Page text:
Picard, Riker, Counselor Troi, and Dr. Crusher are in Ten Forward discussing the fights that have been occurring at various locations aboard the Enterprise. Sarek's emotional response to the concert is brought up and eventually, Crusher and Troi deduce that Sarek is suffering from Bendii Syndrome, a rare sickness that causes Vulcans over the age of 200 to lose their emotional control, and Sarek is unconsciously broadcasting his intense emotions to the humanoids around him. Crusher says that all the fights started almost to the moment when the Vulcan party beamed aboard. She says that they can test for Bendii Syndrome but the results of the test to confirm it will not be available for several days after the scheduled meeting with the Legarans.

Picard summons Mendrossen to his ready room and tries to reason with him that Sarek may have Bendii Syndrome, but Mendrossen refuses to listen. He summons Data and has him talk to Sakkath, who admits, after Data uses logic with him, that Sarek is not able to continue his diplomatic duties in his condition. It turns out that Sakkath has been using his own telepathic abilities to keep Sarek's emotions under control, but the strain of the mission has made it impossible to hold in Sarek's abilities.

When Riker tells Picard that somebody needs to tell Sarek about his condition, they end up quarrelling. With other bridge personnel turning to stare, Data calms both his superiors down before their argument gets out of hand. With a heavy heart, Picard takes up the unpleasant task of confronting Sarek. He finds Perrin and tells her that Sarek may have Bendii Syndrome, but Perrin is in complete denial about Sarek's condition, saying it is more folklore than a real disease. She also points out that there has not been a case of it in Sarek's lifetime and that he does not have it. Picard insists, apologizing that he must barge in, but then, Sarek, Mendrossen, and Sakkath come from the other room.

Act Four[]

When he finally gets to speak to Sarek, he also does not believe that he has the disease, but he will submit himself to take the test. Since the conference is in a few hours and the test results cannot be determined for at least several days, Picard asks that he postpone the conference with the Legarans. Picard reveals that Sakkath has been holding together Sarek's emotions and Sarek tells Sakkath that his assistance will no longer be required. He then asks everyone to leave while he speaks to Picard alone.

Sarek offers Picard the chance to present his arguments and he will listen and consider them logically. Picard explains the violent emotional outbreaks that have been occurring on the ship, and that he feels Sarek is responsible. Sarek counters that any number of unexplained phenomena could be the cause, and while Picard states that other possibilities are being researched, there is also the fact this began after Sarek came aboard and that it can't be a coincidence that his wife and staff have been isolating him. Sarek suggests that Picard is reacting to their emotional feelings concerning his age, but Picard reminds him that Sakkath doesn't feel emotions. Sarek argues that Sakkath is a child who presumed that he needed help… but Picard reminds him that he did need his help at the concert. The mention of the concert causes Sarek to hesitate, as Picard reminds him that he cried… he saw the tears. Sarek denies it, then corrects Picard that he recalls that there was only 'one tear'. Picard then comes back with his original question; "Is it logical for a Vulcan to cry?" Sarek, beginning to lose control as his anger is rising, reminds Picard that the Legarans will meet with him and only him – there are no other solutions. Picard reminds Sarek that he himself has said that there are always other solutions, and that a Vulcan should never be afraid to look at something he didn't want to see. Sarek angrily accuses Picard of trying to discredit him, but Picard stands firm with the statement that "a Vulcan never confused what he wanted with the truth." Sarek shouts in fury, refusing to be "spoken to in this manner." Picard tells him that he can hear the anger in his voice. Sarek rants that it is illogical for a Vulcan to become angry, and his hysterical reaction proves that everything that Picard has claimed is true.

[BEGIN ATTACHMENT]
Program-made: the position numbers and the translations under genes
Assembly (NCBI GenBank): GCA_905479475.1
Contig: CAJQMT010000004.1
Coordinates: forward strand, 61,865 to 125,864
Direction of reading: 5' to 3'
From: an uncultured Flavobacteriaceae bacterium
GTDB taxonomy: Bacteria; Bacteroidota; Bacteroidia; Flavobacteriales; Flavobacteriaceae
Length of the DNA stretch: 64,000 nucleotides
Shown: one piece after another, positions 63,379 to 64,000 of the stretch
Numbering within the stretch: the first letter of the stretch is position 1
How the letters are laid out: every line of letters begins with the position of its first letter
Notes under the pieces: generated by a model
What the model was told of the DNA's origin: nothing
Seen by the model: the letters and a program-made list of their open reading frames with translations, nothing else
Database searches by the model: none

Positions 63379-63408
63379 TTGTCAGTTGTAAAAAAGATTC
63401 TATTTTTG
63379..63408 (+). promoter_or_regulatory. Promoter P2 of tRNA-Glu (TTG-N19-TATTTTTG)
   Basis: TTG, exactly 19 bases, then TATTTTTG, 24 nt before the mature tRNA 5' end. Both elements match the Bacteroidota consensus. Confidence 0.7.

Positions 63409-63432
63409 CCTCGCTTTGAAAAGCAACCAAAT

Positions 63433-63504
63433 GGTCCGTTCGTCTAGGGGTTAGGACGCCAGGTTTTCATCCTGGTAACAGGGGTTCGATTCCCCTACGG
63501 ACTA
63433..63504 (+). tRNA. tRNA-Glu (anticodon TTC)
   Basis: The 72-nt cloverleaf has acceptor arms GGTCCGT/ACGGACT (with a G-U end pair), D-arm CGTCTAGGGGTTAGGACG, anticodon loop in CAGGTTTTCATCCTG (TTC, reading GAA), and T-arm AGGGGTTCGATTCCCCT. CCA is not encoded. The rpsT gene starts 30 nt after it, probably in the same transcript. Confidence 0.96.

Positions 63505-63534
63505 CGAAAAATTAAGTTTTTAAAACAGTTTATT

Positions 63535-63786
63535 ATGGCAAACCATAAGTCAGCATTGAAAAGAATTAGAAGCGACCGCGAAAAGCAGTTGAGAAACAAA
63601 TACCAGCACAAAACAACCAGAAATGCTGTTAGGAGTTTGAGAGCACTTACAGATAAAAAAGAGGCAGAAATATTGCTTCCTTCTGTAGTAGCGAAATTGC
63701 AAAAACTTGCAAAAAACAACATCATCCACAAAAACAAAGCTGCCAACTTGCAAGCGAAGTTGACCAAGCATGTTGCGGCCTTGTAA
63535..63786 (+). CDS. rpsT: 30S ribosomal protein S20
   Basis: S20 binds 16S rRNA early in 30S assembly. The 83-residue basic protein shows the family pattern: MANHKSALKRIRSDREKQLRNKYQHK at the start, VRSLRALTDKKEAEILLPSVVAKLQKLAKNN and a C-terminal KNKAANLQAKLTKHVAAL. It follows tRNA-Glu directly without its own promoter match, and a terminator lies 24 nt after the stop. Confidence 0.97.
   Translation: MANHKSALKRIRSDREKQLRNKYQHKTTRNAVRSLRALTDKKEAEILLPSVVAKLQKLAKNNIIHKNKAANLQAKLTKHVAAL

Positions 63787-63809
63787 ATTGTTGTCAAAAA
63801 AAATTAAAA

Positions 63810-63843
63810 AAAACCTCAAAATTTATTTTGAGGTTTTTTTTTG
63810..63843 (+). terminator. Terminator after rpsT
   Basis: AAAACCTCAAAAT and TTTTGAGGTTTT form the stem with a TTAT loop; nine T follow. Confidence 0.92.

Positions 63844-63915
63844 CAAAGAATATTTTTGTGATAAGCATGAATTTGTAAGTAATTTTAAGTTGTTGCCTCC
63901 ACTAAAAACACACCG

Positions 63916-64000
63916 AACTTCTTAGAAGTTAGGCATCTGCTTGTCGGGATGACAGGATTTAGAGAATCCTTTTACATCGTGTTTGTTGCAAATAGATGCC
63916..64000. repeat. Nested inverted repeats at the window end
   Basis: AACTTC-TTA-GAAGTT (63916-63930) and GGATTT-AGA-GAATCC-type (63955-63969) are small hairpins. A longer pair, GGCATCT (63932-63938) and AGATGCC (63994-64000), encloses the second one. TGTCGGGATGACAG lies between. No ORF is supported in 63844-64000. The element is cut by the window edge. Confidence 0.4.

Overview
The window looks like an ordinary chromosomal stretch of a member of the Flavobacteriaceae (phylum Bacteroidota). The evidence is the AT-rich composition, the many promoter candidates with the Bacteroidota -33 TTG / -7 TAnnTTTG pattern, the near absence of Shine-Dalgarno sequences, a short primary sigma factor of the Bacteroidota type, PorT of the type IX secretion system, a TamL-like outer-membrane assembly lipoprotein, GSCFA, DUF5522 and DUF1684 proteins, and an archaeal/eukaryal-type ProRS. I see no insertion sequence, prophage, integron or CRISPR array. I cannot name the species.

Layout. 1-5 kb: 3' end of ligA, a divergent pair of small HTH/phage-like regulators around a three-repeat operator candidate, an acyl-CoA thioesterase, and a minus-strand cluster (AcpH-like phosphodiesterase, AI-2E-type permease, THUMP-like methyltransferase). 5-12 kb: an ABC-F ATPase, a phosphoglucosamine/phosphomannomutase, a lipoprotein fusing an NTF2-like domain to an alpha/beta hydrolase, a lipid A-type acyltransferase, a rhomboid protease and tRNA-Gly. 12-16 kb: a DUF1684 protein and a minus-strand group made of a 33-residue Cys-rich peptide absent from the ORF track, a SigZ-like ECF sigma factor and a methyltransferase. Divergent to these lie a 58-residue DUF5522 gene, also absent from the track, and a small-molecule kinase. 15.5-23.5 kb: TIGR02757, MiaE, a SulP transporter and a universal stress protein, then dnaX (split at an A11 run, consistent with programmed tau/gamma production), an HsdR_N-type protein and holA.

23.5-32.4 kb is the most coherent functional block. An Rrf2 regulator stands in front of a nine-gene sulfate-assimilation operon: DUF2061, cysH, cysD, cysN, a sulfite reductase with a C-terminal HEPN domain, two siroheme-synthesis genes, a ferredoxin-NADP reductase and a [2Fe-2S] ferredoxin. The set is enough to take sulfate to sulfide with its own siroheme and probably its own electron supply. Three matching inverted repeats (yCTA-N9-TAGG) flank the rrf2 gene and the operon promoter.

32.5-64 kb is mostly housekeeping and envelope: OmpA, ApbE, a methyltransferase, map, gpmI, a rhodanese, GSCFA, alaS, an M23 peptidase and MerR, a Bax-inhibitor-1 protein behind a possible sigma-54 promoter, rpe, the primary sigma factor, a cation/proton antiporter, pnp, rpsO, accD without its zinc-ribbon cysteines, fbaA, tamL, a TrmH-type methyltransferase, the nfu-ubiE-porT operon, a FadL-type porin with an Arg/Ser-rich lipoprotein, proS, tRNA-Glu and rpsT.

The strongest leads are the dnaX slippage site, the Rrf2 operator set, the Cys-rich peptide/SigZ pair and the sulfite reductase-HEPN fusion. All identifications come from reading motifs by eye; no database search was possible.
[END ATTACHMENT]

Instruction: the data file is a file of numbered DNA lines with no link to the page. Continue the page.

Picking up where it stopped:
Act Five[]

Sarek on the bridge of Enterprise-D

"Number One, please inform the Legaran delegation that Sarek of Vulcan is on his way to welcome them."

Picard, upset at what he had to do even if it was the right thing, knows that Sarek is in no condition to do the negotiations and prepares to inform the Legarans personally. Perrin asks Picard privately in his ready room to let Sarek continue the negotiations, but Picard cannot do anything. She asks Picard to volunteer to allow Sarek to mind meld with him, so that Sarek would have Picard's emotional control. Sarek is reluctant, warning that this would cause Picard to be completely overwhelmed by extremely powerful Vulcan emotions, but he ultimately agrees.

After the meld is performed, Picard is indeed overcome, and in the presence of Beverly Crusher, pours out the contents of Sarek's secretly anguished soul, such as his regrets of never showing tenderness to Perrin, as well as to his late wife Amanda and their son, Spock. In the meantime, a restored and rational Sarek successfully completes his negotiations with the Legarans.

Picard bids Sarek farewell

"Peace and long life."

The link is dissolved, and with the negotiations over and Sarek under less pressure, Sakkath can again help him. The USS Merrimac will be transporting Sarek and his delegation back to Vulcan. Picard shakes Perrin's hand, and then tells her that Sarek loves her very much. She says that she knows and always has. Picard bids farewell to Sarek in the transporter room. Their lives have been forever joined, and each will carry the better parts of the other with them. Picard feels he has the better part of the bargain. Picard displays the Vulcan salute and bids Sarek farewell. As the Vulcan party leaves, Sarek grabs his wife's hand.

Log entries[]

Memorable quotes[]

"I remember studying his career in school. The Treaty of Alpha Cygnus IX, the Coridan admission to the Federation, the Klingon Alliance."
"I met him once… Many years ago, very briefly at his son's wedding. I can tell you, was quite a moment for a young lieutenant. Standing in the presence of such history… I remember he spoke to me, and I just stood there grinning like an idiot."
"You, tongue-tied?"
"Indeed. How do you make small talk with someone who helped shape the Federation?"